I’ve gotten a few emails this month that have made me think about gravity and glue. One of of those words evokes eternity and nature. The other seems temporary and man-made. I’m thinking about which one fits best.
In 2005 I lost a long-time friend. He had a stroke at the age of 45. It was one of my first experiences with being broken. A few days later, at his memorial service, I also witnessed and felt, for the first time, the sight of parents grieving the loss of a child. Dan’s father spoke of how wrong it was for loss to be experienced out of the natural order. It’s supposed to be children eulogizing parents, not the reverse.
That day, though, I also experienced the power of reconnection. I’m thinking about that today.
I met Dan when we were in fifth grade. We went to different elementary schools, but in the summer we landed on the same Little League team. Later that summer (this will sound very nerdy), we found ourselves in the same bunk at a Safety Patrol Camp for kids who would be “officers” in the safety patrols in 6th grade. We bonded over our baseball fandom and the fact that we were the only ones in our cabin who followed politics.
We stayed friends through junior high and high school, and when we went our separate ways for college, Dan made sure we stayed in touch. In those days when expensive long distance rates were a real thing and cell phones were a fantasy, Dan managed to keep a group of us connected. He wrote letters during our college years and organized road trips to Florida during vacations. He made phone calls and visits in our post-college years, when we had settled into lives and jobs that were 300 miles apart. I had left the state where I’d grown up, but a part of me still considered Maryland my home. Almost as much as my parents’ home, it seemed that Dan had gravitational powers that pulled me back to childhood connections. He kept in touch with everyone, not just me, so whenever I returned home, we got together, and he would reconnect me. He knew what all of our friends from high school were doing. He knew everything about the news from inside the beltway. He told me everything I needed to know about the sports teams I could only superficially follow from Connecticut. There was no WashingtonPost dot com for me to visit. I relied on Dan dot com.
When my friend Kent called to tell me that Dan had had a stroke and later that he had died, it was as though I became untethered. I was never the best at corresponding or phoning, but it hadn’t mattered. I had a friend who did it for me. I read a fellow teacher’s blog post earlier this month that had a line, “Have friends who are better than you.” I had that in Dan.
As I rode the train down to Maryland, I wrote and wrote, almost as if I was making up for the letters I hadn’t written before. I wrote to Dan’s parents. I filled a legal pad. At that point in my life, I didn’t really understand a parent’s grief. I just knew that I wanted to talk about Dan, to keep him alive by listing every memory I could think of. I wrote to his parents, but I was really writing for myself, to keep myself from floating away from something that mattered.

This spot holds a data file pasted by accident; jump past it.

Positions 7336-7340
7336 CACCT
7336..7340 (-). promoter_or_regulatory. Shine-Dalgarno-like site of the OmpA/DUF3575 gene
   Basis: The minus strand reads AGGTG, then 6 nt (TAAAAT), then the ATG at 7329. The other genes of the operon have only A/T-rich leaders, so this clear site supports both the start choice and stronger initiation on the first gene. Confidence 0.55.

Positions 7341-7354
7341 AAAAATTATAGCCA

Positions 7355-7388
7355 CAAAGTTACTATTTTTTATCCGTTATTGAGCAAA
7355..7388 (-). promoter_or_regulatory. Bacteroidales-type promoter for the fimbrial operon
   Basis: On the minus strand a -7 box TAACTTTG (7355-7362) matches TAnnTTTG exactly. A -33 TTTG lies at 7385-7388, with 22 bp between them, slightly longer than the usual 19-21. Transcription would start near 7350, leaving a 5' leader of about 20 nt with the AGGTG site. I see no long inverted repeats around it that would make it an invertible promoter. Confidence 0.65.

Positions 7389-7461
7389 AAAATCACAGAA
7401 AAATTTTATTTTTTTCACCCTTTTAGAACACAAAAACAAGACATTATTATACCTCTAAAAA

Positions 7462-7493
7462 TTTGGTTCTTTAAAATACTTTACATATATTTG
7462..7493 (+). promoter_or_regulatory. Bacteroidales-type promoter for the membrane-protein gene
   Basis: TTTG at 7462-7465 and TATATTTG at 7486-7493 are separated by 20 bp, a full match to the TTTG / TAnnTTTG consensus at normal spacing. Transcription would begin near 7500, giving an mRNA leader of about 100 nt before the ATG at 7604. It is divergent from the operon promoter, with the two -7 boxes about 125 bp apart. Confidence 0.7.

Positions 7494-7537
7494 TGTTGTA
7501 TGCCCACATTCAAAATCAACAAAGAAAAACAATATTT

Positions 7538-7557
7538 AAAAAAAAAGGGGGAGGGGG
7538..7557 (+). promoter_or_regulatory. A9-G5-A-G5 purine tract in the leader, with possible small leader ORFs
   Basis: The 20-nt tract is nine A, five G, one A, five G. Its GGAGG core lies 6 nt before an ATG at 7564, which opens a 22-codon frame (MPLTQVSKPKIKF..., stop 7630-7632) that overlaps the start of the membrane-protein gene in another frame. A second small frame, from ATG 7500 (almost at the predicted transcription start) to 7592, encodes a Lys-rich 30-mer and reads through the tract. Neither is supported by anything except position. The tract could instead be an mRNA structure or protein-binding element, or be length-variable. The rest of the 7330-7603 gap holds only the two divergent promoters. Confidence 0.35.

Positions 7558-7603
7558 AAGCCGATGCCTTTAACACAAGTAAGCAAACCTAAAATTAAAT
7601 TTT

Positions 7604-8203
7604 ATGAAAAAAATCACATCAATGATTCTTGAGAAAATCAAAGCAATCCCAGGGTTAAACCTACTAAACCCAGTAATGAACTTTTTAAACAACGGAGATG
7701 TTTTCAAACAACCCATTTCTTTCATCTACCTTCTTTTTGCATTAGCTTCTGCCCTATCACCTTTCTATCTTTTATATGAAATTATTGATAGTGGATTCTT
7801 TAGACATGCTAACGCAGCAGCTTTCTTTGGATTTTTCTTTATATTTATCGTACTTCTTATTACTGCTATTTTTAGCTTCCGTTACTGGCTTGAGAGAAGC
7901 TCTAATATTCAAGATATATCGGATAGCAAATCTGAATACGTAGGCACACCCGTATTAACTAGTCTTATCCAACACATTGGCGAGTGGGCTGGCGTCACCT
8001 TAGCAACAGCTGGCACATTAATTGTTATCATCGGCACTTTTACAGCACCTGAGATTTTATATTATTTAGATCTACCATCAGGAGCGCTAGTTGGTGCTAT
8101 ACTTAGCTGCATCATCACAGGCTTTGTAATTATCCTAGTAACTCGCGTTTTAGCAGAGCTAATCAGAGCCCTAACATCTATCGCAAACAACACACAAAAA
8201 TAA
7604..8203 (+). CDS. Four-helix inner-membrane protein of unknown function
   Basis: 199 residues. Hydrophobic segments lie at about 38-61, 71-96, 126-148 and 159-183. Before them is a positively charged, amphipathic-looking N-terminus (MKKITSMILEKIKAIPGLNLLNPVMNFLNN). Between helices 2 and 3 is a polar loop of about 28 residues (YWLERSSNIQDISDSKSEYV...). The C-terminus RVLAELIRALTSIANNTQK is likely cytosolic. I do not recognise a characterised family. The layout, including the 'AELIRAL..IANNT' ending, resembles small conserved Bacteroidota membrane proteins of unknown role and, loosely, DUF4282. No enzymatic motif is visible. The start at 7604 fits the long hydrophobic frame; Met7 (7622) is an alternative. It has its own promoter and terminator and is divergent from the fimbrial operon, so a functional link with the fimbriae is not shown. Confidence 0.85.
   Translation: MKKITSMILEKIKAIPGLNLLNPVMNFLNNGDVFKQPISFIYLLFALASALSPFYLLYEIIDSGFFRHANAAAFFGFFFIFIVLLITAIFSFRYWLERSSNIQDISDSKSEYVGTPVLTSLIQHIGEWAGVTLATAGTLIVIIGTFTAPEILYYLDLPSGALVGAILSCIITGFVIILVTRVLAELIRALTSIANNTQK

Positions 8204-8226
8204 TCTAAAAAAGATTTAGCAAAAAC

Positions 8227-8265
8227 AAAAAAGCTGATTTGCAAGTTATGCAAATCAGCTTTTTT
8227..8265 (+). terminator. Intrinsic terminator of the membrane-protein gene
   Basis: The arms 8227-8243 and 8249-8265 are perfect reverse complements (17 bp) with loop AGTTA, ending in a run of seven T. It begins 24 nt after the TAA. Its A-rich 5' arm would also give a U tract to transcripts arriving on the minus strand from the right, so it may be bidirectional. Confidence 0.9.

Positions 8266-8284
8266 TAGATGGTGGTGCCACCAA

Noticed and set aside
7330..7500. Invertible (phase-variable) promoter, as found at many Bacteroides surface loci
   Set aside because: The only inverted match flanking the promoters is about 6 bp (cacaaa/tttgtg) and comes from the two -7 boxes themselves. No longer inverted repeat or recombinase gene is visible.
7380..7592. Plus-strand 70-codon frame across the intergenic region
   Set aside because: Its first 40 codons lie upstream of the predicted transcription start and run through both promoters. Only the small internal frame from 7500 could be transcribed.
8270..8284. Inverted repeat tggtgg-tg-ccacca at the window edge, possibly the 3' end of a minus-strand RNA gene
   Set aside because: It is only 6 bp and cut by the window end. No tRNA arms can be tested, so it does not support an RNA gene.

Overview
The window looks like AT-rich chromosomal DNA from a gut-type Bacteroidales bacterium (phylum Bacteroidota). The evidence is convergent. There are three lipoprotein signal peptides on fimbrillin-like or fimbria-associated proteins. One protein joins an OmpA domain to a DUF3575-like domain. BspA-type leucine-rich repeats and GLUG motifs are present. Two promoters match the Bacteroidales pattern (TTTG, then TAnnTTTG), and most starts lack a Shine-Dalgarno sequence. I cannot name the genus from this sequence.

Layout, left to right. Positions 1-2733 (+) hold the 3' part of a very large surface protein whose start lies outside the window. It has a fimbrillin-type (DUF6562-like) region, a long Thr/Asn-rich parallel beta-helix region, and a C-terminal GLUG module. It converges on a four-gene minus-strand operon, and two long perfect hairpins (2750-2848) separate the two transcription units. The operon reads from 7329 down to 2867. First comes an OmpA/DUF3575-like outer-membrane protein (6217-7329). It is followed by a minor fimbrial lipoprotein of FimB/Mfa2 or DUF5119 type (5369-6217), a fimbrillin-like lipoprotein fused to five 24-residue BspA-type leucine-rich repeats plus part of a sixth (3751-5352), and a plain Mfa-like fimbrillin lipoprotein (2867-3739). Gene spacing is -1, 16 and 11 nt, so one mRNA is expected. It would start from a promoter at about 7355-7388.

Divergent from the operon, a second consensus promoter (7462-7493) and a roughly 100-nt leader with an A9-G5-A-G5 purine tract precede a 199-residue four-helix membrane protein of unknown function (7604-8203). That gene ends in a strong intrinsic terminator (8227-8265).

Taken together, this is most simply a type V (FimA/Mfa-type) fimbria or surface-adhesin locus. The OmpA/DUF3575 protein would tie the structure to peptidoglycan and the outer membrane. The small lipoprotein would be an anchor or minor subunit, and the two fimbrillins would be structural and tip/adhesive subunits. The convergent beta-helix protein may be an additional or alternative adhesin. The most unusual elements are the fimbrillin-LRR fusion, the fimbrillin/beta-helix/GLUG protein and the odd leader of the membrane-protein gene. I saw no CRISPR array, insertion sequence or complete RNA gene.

At Dan’s memorial service I read only a small memory from very early in our relationship. It was a seemingly insignificant moment when Dan gave up an opportunity to join a better baseball team, choosing instead to stick with his crew. To me, on the day that it happened, it had seemed like just a pure demonstration of selfless loyalty. On the day that I wrote about it, it seemed larger, like an expression of the permanence of friendship, like a symbol of his precocious wisdom, and like the noble stolid steadfastness that was his spirit. I wanted his parents to know that other people saw what was great about him. I also wanted to hold on.
Then Kent spoke.
He gave a eulogy that not only captured many more features of Dan’s life, but also made me see that it wasn’t just me who’d been cut loose. A whole network of people were not only feeling emptiness, but also had that feeling that they had suddenly been disconnected. We were all broken, floating shards.
When all those disconnected people got together after the service, someone used the word “glue” to describe the role that Dan had played in our lives. Kent resolved not to let that glue dry up. Over the years he’s worked at keeping us connected. He’s organized reunions, sent Christmas newsletters and group emails. He’s even kept up with my haphazard blog postings.
This past month, he started another thread on Dan’s birthday. The subject line read “Glue Crew.” Most of us had turned 60 in the past year, a milestone we may not have wanted to mark. Kent wanted us to remember our mutual friend, but also remember that he would have wanted us to stay connected. Kent issued his own March Challenge, that we would all try to contribute something creative to let people know that we were still here and still sticking together. It worked. The thread thrived. People have contributed posts about their lives, musical recordings they’ve made, and photo-essays about their COVID year. One thing I realized is that we had not really been a connected group during our youth. Some connections were just now forming. We were several different groups connected by one person.
I realized one more thing as I read the thread: It was not really a supernatural, natural or immutable force that had been holding us together when Dan was alive. Gravity might sound more spiritual or mystical, but it wouldn’t be an accurate word. No, it wasn’t the force of Dan’s mass that pulled people together. It was man-made stuff. It was one person’s priority or his will. In that sense, it was much more like glue than gravity. Kent, probably as much an introvert as I, had decided to become the gluer.
I am blessed to have friends who are better than me, friends who stuck by me as a kid, friends who kept me connected to my hometown and my youth, friends who apply glue when things fall apart.